You can grow about 5 dwarf Moringa trees, in a pot of the size recommended. We usually sow about 7 or 8 seeds, because some of them may not sprout. The goal is to end up with 3 to 5 dwarf Moringas, per pot. Put a seed in each hole, and cover lightly with the soil.
It is best to plant the seeds directly where the tree is intended to grow and not transplant the seedling. The young seedlings are fragile and often cannot survive transplanting. To plant seeds directly in the ground: Choose an area with light and sandy soil, not heavy with clay or water-logged.
Dig holes 1 ft 30 cm square and 1 ft deep. Back-fill the holes with loose soil. Compost or manure will help the tree grow better, even though Moringa trees can grow in poor soils. Plant 3 to 5 seeds in each hole, 2 in. Keep the soil moist enough so that the top soil will not dry and choke the emerging saplings, but it should not be too wet or else the seeds can drown and rot.
When the saplings are four to six inches tall, keep the healthiest sapling in the ground and remove the rest. Termites and nematodes can kill a young sapling. Take measures to protect saplings from these two dangers.
If the soil is heavy, dig a larger hole of up to 3 ft 90 cm in diameter and 3 ft deep, and backfill with 1 part sand and 2 parts original soil.
Added compost or manure will help.To grow from seed: Moringa seeds have no dormancy periods and can be planted as soon as they are mature.
In the ground: It is best to plant the seeds directly where the tree is intended to grow and not transplant the seedling. Moringa appears to have anti-diabetic effects, 7 likely due to beneficial plant compounds contained in the leaves, including isothiocyanates.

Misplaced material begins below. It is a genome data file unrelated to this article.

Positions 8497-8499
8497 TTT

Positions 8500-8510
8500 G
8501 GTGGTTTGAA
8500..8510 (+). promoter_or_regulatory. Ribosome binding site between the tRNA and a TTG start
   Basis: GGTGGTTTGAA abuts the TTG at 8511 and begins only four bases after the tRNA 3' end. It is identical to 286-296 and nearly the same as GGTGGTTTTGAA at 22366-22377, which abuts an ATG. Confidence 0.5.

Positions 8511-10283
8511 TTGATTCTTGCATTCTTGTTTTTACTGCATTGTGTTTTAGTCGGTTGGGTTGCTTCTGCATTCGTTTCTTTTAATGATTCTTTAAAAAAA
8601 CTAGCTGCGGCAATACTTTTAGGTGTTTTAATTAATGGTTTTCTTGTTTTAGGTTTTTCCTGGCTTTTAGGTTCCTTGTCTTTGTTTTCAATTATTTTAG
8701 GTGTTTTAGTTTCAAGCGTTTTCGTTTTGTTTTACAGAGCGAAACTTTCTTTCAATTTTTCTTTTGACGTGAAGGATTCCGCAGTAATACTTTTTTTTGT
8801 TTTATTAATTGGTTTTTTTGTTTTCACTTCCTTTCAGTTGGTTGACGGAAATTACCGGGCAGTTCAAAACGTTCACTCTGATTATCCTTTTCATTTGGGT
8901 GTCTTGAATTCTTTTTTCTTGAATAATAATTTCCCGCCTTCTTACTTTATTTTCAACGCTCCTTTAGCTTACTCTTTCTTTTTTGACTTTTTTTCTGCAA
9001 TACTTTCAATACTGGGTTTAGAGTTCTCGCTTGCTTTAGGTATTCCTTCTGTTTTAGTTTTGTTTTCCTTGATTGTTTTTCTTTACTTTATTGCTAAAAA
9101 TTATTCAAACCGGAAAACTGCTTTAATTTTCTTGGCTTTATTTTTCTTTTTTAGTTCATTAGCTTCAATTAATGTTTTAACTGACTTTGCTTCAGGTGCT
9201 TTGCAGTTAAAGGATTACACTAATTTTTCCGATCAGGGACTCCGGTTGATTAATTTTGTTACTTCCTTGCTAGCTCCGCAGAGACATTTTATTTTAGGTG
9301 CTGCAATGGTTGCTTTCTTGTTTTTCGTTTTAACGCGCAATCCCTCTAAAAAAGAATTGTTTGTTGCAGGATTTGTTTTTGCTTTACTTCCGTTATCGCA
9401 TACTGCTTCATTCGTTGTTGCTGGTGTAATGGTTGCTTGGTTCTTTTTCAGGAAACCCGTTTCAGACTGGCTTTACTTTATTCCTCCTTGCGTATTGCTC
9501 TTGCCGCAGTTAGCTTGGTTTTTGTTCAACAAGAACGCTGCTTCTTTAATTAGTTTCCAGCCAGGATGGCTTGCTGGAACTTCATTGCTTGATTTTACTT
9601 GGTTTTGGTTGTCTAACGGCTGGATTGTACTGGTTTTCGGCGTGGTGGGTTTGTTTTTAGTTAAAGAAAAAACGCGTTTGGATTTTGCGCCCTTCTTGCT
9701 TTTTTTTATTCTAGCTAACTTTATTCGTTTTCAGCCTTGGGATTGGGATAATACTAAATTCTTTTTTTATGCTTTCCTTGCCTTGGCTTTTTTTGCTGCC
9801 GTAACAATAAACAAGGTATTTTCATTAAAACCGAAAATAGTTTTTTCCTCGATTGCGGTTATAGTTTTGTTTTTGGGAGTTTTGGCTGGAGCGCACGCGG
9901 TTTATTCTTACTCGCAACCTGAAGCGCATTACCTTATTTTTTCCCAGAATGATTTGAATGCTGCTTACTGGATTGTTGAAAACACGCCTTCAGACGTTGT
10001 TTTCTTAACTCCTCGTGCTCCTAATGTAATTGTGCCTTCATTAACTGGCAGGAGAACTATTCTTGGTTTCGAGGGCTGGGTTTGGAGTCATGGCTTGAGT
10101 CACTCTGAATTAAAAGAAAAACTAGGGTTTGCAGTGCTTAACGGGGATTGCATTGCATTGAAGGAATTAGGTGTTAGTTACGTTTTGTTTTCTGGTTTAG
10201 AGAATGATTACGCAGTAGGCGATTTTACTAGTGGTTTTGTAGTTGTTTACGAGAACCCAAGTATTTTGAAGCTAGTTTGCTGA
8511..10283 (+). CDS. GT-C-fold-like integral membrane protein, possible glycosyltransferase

One study found women who took seven grams of moringa leaf powder daily for three months reduced their fasting blood sugar levels by percent. It's Easy to Plant & Care for Your Moringa Tree Moringa Trees (Moringa Oleifera) are one of the most useful plants to the world. It is valued for its edible parts that are extremely high in nutrients and minerals/5(24).
Any variety of Moringa will work; we are featuring the African Moringa tree, Moringa Stenopetala. Plant your seeds into loose potting soil, preferably organic potting soil, as you will want to eat the leaves, buds, flower blossoms, and young pods.
Some Moringa growers soak the seeds for a few days, some plant them in pots, some sow them directly into the ground. Our best results have come from starting them in small pots, in loose, organic potting soil that has some coconut coir mixed in with it, but they sprout well in many soils.
Regardless of how you plant them, be sure to give your moringa trees a good supply of plant food and water to help them thrive. Options for plant food include a light liquid kelp emulsion, compost tea, worm tea and/or living compost addition about once every three weeks.